First, I would like to thank the committee's Liberal members, namely our leader on the committee, the hon. member for Vancouver Quadra, and the hon. members for Notre-Dame-de-Grâce—Lachine and York West. They worked very hard together, along with the leaders of the other parties, including the members for Nepean—Carleton and Winnipeg South.

I would like to add a special word in memory of the hon. member for Repentigny, who died recently.

We worked together when we could and voiced our opinions with much passion. In many cases, I recall the member for Nepean—Carleton, with exceeding passion in language, which we all remember well.

According to the hon. President of the Treasury Board, this was a project to end the role of big money in politics. How farcical. A year ago, the Conservative Party was campaigning under the slogan, “Stand up for Canada”. Today, 10 months later, its true slogan appears to be, “stand up for Conservative friends only”.

Once again, this Conservative minority government—and I emphasize the word “minority”—is trying to use the House of Commons for partisan purposes. Once again, Conservative partisanship has prevailed over the common good and the interests of all Canadians.

Today we clearly see why the minority government wanted to rush the bill through the House, the committee, then on to the Senate and through its committee. The Conservatives thought no one would see how partisan and biased it actually is in certain respects. The more time we spend on the bill, the more flaws and loopholes we find. That is why there was such a dépêche, quite a rush to get the bill out from the spotlight and the microscope of the committees, which did good work, and to the final passage of the bill in the House.

I see it, therefore, as quite ironic in that the Conservatives' campaigned on the promise of cleaning up government and to play by the rules and how today they are trying to tweak the law to sneak in some self-serving loopholes on political donations.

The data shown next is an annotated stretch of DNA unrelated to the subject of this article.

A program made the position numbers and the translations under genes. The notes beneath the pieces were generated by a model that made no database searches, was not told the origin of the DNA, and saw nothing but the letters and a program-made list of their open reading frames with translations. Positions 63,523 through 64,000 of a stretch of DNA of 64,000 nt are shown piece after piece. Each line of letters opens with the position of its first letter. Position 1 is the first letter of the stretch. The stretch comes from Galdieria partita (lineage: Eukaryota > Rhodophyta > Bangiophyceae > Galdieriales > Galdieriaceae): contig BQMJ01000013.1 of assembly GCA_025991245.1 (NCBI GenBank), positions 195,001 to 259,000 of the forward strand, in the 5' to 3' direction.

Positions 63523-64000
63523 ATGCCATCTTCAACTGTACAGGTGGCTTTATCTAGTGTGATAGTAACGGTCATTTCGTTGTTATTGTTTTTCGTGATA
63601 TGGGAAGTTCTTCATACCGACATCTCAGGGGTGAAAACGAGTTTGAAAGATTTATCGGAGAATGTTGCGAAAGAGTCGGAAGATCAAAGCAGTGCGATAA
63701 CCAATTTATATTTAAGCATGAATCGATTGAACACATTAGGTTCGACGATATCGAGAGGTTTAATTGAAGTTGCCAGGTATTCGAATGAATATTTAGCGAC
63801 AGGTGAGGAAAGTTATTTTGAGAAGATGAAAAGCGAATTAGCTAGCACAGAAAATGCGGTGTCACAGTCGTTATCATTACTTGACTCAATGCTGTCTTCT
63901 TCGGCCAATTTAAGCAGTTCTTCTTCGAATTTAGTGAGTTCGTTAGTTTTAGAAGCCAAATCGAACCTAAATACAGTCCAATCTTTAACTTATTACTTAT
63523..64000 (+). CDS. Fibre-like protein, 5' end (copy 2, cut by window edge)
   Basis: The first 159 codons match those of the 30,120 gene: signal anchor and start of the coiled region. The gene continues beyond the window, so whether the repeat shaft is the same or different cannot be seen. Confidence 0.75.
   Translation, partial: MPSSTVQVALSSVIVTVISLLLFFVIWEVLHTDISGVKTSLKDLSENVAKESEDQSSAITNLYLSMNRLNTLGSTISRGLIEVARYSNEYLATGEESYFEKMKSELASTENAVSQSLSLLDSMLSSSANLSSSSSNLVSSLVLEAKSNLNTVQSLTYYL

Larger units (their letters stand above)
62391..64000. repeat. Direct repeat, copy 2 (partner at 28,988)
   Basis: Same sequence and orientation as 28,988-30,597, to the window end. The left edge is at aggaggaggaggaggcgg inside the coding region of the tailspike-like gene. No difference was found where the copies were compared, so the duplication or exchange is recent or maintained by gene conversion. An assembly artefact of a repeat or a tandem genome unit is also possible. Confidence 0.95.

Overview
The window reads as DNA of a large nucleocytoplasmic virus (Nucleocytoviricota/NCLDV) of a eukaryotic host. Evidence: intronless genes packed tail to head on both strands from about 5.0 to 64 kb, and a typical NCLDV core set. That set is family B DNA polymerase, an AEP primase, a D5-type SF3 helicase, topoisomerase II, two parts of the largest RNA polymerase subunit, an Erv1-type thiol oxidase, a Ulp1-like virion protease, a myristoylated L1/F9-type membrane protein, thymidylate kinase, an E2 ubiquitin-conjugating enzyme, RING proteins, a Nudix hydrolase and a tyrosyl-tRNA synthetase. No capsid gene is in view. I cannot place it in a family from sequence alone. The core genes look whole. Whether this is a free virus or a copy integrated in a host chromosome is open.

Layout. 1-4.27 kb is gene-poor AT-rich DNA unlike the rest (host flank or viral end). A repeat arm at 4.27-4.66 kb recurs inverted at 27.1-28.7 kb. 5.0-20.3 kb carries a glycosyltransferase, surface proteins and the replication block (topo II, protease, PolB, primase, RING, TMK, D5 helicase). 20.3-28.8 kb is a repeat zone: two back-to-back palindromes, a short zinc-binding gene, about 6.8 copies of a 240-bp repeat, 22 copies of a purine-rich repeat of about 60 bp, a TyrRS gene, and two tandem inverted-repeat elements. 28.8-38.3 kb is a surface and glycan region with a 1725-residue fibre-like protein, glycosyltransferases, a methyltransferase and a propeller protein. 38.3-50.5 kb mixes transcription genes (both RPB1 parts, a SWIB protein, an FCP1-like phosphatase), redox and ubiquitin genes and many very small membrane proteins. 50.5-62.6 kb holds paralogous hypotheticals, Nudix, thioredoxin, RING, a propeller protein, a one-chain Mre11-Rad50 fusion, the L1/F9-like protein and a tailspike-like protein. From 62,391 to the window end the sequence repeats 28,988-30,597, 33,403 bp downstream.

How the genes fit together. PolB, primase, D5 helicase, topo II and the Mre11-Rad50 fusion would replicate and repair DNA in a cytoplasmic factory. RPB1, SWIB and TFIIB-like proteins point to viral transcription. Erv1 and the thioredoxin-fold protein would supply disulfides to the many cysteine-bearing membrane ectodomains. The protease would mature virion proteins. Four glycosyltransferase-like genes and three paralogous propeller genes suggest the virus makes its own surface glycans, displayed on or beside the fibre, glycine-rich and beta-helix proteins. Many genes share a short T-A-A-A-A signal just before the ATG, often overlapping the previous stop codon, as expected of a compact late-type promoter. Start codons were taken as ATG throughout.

All this after an Elections Canada investigation targeted the Conservative Party, following a statement by the President of the Treasury Board to the effect that his party had forgotten to declare costs of some $2 million relating to its March 2005 convention.

In the process of the hearings, the President of the Treasury Board admitted, particularly in the case at the Senate level, that the Conservatives forgot to declare convention fees as political donations for their convention of March 2005. They had an opinion, which was almost, in this post-football weekend, an audible from the line, the quarterback at the Bill C-2 legislative committee, a representative of the Conservative Party at that point, merely suggested that the Conservatives did not think that convention fees were donations. That has since been ruled completely out of order and improper by Elections Canada officials and by every party in the House except the Conservatives.

Now we will see, as the theme of the response to the speech by the President of the Treasury Board, that it was really all about cover-up and legitimizing something that is quite possibly illegal. Almost $2 million is no small change. The Conservative minority talks about tightening Canadian laws and yet it cannot even follow the existing laws when it comes to political donations.

As I say, I am not the only one saying this. The people of Canada should know that the Chief Electoral Officer, Jean-Pierre Kingsley, repudiated the Conservatives' excuses and ruled that the party violated the rules.

Other complaints have been made against the Conservative Party. The Conservatives are attempting to fix their illegalities with certain portions of this law. Today, with Bill C-2, the minority government is trying to cover up its past mistakes and clean up its mess. The very fact that it is trying to change the rules, in extremis, at the last possible minute, clearly is an admission of guilt.